Adrian Cosby arrives at Sherrington Hall, ready to take up the management of the duke’s estate. The previous steward was embezzling funds,  and now it’s Adrian’s responsibility to make sure the property becomes solvent again. What he does not count on is the duke’s hoydenish middle daughter trying to circumvent him at every turn.

Can he remember his station and deny his attraction when the lady is determined to capture his attention?

Lady Caroline’s character is charming in a different way. She is not interested in society. She loves her horses and wants to participate in a hunt desperate, which is not done by gently bred ladies during this history time. I loved her fierce determination to accomplish her goal. Her love for her sisters is endearing. I enjoyed her inner-turmoil over her growing feelings for Adrian. Ms. MacNamara writes with just the right amount of emotion, making me fall in love with Lady Caroline, even though, she is not my favorite character arch. Well done!

Who does not love an underdog? Adrian Crosby’s character fits that description perfectly. He is the son of a tenant and has no knowledge of his father. The steward at the Wyvern estate took him under his wing with the blessing of the late marchioness. Now he has a chance to fulfill a dream by taking the position of estate agent to the Duke of Sherrington. He has a problem. He is vastly attracted to the duke’s middle daughter, Lady Caroline, a hoyden to the extreme. I loved the inner-workings of his mind as he tries to push away the desire he feels for the lady. He is my favorite kind of hero, an honorable man.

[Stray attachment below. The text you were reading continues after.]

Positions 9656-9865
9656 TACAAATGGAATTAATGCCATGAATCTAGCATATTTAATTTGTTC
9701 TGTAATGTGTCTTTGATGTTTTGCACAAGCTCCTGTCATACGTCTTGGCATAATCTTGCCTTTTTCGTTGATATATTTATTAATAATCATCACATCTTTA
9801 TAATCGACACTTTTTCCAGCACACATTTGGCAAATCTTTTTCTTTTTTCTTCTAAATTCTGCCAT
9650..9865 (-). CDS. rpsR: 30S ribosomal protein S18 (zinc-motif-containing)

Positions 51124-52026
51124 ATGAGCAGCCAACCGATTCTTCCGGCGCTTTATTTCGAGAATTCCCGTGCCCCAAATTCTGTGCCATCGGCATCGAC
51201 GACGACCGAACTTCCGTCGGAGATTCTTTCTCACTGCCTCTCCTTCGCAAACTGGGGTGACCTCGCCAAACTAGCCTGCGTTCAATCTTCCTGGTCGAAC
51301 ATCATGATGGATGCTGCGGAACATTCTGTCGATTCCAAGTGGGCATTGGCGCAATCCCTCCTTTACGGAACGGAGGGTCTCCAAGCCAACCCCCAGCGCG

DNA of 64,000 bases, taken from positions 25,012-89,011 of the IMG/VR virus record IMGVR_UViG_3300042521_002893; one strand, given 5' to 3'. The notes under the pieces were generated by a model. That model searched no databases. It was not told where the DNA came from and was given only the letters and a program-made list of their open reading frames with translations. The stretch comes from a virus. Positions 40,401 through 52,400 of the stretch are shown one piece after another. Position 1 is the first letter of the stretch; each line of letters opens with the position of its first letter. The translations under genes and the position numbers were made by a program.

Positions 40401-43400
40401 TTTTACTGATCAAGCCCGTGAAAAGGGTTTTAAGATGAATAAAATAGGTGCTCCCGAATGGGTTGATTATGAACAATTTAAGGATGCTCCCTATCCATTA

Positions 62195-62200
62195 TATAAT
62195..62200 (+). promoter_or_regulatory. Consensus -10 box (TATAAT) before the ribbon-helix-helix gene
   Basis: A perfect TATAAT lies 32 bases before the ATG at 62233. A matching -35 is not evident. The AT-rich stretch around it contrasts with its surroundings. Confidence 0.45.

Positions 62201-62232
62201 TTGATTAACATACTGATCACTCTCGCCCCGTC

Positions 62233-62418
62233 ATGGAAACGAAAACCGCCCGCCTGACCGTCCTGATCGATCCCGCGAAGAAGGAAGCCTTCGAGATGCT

Ms. MacNamara’s writing flows smoothly, it is descriptive without going too far, and she writes with plenty of heart. I now plan to read the first book in this series – not sure how I missed it. I highly recommend To Tame a Wild Lady to anyone who loves historical romances. This is one for my keeper shelf!

Miss Bradshaw’s Bought Betrothal by Virginia Heath

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She’d done it! Plain, invisible Evelyn had escaped…

Fed up with being a doormat to her evil stepmother, heiress Evelyn Bradshaw pays a dissolute rake to pose as her betrothed so she can secure her freedom. But then her fake fiancé leaves her with his estranged brother Finn Matlock and disappears!

Having withdrawn from the world the last thing Finn needs is the temptation of a woman, especially one like Evie. She has an irritating habit of causing chaos wherever she goes and being in places she shouldn’t…including, as he soon learns, his heart!

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Publisher and Release Date: Harlequin/Mills and Boon Historical, January 2017

Time and Setting: London and Yorkshire, 1816
Genre: Historical Romance
Heat Level: 2
Reviewer Rating: 4.5 stars

Review by Caz

In Miss Bradshaw’s Bought Betrothal, Virginia Heath offers an enjoyable re-working of the Cinderella story in which our downtrodden – but determined –  heroine is a fully-rounded character with a nicely fleshed-out backstory who doesn’t need to rely on her Prince not-so Charming in order to effect her escape from her horrible relatives.  Prince –or rather, Lord – Grumpy is, however a rather attractive consequence of that escape, and watching the sparks fly as they gradually and quite plausibly fall in love makes for a lovely, romantic read.